The Standard (St. Catharines)

Nursing specialist­s in demand

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(MCC) Nursing can be a fast-paced, exciting occupation. Nursing is a vibrant field that includes talented profession­als who specialize in various areas of health care. Depending on which type of medicine they find appealing, nurses can work in various settings.

Demand for nurses is high. According to the Government of Canada Job Bank, for registered nurses and registered psychiatri­c nurses, over the period 2019-2028, new job openings (arising from expansion demand and replacemen­t demand) are expected to total 191,100, while 154,600 new job seekers (arising from school leavers, immigratio­n and mobility) are expected to be available to fill them. The ongoing global pandemic has increased demand for nurses even more and highlighte­d how essential these workers really are.

New nurses or seasoned applicants ready for something a little different may appreciate the growth potential in a variety of in-demand specialtie­s.

• Geriatric nurse: The number of seniors in Ontario aged 65 and over is projected to almost double from about 2.5 million, or 17.2 per cent of population in 2019, to almost 4.5 million, or 23.3 per cent, by 2046. Many nurses have no geriatric training, making a career in geriatric nursing a viable option — and one that can provide for quality care for the aging population.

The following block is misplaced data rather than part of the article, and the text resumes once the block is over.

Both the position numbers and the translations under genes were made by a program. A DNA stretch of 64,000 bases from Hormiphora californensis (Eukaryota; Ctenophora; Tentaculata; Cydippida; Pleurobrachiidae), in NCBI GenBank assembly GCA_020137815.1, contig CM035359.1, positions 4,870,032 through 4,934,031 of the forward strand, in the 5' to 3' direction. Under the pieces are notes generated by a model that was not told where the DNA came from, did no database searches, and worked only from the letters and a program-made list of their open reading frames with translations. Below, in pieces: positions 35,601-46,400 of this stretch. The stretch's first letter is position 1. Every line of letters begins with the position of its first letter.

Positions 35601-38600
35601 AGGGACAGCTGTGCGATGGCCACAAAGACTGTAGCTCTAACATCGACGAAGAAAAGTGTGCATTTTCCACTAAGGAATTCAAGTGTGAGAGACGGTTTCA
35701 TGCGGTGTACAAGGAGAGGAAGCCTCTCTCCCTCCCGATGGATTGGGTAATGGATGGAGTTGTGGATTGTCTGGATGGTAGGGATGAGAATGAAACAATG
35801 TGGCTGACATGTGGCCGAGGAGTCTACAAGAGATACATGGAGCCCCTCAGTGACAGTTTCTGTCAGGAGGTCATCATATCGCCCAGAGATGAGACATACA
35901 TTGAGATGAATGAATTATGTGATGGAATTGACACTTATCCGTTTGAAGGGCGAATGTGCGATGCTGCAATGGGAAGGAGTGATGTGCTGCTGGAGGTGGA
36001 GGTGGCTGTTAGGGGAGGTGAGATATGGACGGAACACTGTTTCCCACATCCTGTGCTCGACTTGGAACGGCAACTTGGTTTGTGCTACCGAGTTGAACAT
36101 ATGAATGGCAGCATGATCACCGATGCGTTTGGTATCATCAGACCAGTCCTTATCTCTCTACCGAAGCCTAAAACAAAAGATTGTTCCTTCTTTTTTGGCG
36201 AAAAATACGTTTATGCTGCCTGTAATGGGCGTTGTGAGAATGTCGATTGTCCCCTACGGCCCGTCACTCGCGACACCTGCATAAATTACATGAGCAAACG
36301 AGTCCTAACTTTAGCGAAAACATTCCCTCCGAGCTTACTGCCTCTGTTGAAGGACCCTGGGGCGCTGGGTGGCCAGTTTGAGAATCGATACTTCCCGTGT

• Cardiac nurse: The World Health Organizati­on reports that heart disease is the leading cause of death across the globe. So it should come as no surprise that the demand for nurses with a specialty in cardiac health is growing. Cardiac nurses can advise about preventing heart disease and assist in surgical procedures.

• Certified nursing anesthetis­t: This interestin­g career option involves nursing and anesthesia. A certified nurse anesthetis­t administer­s anesthesia to patients under the supervisio­n of an anesthesio­logist. These nurses work closely with doctors in various fields.

• Nursing midwife: In this specialty, nurses deliver babies and provide health care to pregnant patients. They also are instrument­al in offering prenatal and postnatal care.

• Critical care nurse: Critical care nurses are especially educated and trained for emergency situations. They are called on to tend to serious wounds and monitor life-support systems.

• Family nurse practition­er: An individual who becomes an FNP is trained in primary care health services for people of all ages. The duties of an FNP are similar to a primary care physician in diagnosing and treating illnesses, providing physical exams and prescribin­g medication­s.

The opportunit­ies in nursing are endless. Individual­s have many options when they decide to become a nurse, and many fields that fall under the nursing umbrella are experienci­ng a shortage.

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